A field trial was carried out in a drip irrigated Dan-hen-Hannah/Ramsey vineyard near Paarl in the Berg River Valley region of South Africa to compare three fertigation strategies. Fertilisers were applied (i) two weeks after bud break, fruit set and post-harvest (LF), (ii) weekly from two weeks after bud break until ten weeks after harvest, except during berry ripening (WF), and (iii) in daily irrigation pulses (DF). Grapevines of all treatments received c. 116 kg/ha N, 22 kg/ha P and 92 kg/ha K per season. Grapevines of all the fertigation strategies were thinned to obtain a normal and high crop load, which is 26 and 36 bunches per grapevine for Dan-ben-Hannah.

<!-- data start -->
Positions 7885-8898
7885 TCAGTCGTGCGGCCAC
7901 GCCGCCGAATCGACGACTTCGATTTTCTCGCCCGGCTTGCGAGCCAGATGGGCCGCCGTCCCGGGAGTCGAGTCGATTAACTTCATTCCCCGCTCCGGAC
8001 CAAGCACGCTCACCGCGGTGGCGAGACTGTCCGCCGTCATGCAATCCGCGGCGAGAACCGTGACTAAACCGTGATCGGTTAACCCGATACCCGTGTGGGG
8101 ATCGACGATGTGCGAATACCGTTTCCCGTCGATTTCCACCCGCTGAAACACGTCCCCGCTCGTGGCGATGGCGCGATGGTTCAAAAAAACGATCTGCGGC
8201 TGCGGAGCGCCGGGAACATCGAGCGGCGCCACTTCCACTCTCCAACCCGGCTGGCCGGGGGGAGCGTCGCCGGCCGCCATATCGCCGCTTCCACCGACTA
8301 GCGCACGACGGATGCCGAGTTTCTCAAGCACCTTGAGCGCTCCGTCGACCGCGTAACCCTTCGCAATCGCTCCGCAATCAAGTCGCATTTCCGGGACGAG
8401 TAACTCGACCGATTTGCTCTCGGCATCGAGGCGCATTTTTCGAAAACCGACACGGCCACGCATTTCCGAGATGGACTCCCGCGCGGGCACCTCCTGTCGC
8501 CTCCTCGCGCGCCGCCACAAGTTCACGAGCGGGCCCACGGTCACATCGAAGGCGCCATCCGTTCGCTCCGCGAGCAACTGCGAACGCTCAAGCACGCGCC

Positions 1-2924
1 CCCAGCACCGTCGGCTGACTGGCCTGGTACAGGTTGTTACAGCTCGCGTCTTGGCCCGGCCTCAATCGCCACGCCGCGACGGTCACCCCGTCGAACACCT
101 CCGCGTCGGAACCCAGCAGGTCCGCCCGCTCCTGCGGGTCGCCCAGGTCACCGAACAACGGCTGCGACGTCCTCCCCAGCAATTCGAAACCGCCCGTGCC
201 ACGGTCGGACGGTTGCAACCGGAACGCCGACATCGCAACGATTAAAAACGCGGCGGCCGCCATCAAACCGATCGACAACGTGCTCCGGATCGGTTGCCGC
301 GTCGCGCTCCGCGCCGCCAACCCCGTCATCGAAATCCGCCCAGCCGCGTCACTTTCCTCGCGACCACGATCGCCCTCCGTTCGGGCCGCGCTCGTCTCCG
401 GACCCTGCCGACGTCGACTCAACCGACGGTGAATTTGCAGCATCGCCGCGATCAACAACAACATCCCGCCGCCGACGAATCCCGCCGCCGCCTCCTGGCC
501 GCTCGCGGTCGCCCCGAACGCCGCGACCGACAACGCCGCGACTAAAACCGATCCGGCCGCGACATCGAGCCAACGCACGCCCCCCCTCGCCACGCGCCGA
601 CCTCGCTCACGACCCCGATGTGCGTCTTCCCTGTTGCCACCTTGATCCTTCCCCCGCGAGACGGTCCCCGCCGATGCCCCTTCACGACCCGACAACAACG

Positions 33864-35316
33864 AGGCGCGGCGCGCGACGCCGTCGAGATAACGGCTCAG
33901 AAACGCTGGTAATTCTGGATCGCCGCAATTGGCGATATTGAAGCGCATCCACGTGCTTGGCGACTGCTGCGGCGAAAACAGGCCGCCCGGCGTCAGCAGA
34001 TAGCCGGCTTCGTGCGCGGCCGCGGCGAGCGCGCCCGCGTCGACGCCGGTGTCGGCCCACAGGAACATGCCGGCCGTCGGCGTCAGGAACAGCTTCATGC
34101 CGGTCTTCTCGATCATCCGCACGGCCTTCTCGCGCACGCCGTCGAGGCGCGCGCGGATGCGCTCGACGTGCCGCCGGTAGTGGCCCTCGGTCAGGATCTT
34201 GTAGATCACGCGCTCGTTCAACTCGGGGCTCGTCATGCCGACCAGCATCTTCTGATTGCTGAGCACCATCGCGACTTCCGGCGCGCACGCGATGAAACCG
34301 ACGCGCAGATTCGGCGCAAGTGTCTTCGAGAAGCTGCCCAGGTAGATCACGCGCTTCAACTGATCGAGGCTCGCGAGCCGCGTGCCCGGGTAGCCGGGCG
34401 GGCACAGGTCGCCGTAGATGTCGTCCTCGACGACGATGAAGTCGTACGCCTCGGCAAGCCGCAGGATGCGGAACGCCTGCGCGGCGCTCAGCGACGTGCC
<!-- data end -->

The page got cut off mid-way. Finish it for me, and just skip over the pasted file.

Crop load did not affect vegetative growth, berry size of bunch mass. However, compared to LF and WF, DF increased the berry size of grapevines bearing 26 bunches. Crop load tended to reduce juice TSS, irrespective of fertigation strategy, particularly in 2002/3. Neither fertigation strategy nor crop load affected TTA and pH. Less berry crack contributed to a higher yield and higher export percentage of the DF grapes. In addition, bigger berries, and therefore better appearance, also contributed to the higher export quality of the DF grapes. Although the DF grapevines bearing 36 bunches produced grapes of poorer colour and overall impression, they were within export norms. Based on the foregoing, the DF strategy should not be regarde4d as the ultimate solution for table grape production. However, it can be recommended for vineyards on poor soils or where berry crack occurs commonly.